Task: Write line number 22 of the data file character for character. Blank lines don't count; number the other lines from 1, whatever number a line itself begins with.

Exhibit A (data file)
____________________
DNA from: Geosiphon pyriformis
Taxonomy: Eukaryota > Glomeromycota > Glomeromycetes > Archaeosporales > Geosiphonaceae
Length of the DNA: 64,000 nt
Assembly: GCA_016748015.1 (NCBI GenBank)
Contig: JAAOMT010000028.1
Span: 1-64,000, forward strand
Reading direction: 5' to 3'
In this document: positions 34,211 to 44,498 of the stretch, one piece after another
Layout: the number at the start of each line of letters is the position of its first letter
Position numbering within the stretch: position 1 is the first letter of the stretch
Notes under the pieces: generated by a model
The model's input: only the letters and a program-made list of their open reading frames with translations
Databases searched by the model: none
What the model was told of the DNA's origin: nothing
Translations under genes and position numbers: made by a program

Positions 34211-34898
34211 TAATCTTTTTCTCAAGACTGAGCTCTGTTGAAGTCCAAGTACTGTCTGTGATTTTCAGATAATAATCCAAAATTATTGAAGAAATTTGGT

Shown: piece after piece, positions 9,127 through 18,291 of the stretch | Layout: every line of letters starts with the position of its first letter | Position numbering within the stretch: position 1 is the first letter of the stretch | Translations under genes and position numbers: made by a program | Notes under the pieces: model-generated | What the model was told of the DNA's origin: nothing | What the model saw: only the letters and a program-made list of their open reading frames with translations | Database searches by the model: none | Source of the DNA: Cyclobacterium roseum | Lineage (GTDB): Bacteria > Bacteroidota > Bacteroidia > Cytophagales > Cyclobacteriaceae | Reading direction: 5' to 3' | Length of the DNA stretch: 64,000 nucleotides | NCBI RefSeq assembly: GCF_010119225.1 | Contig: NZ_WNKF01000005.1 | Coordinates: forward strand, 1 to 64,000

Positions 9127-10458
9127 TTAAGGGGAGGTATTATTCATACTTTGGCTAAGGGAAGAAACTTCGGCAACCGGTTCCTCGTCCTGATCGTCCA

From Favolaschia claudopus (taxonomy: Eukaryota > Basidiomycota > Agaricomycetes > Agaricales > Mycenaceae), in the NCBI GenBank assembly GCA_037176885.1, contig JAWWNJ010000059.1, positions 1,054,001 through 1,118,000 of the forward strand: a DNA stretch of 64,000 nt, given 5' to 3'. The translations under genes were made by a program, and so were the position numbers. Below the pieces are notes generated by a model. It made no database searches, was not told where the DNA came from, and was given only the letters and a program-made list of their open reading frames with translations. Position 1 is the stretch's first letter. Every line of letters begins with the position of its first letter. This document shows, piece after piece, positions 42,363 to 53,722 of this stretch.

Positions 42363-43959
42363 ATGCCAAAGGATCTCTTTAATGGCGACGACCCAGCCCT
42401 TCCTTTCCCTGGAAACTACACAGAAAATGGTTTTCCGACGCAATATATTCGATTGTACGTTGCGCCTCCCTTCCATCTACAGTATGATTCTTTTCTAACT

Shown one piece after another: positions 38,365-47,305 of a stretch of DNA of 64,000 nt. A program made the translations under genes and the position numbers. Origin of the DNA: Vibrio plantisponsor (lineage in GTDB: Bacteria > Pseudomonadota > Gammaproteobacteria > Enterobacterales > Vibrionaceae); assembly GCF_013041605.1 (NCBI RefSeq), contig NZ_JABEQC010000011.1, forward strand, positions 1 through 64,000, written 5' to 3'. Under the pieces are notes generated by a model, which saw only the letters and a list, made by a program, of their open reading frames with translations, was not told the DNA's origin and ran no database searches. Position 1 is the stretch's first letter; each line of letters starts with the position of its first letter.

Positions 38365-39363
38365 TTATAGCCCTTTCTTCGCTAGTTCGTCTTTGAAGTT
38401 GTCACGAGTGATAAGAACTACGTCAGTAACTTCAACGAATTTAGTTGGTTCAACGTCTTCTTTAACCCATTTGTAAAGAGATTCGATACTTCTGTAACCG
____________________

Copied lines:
Positions 42363-43959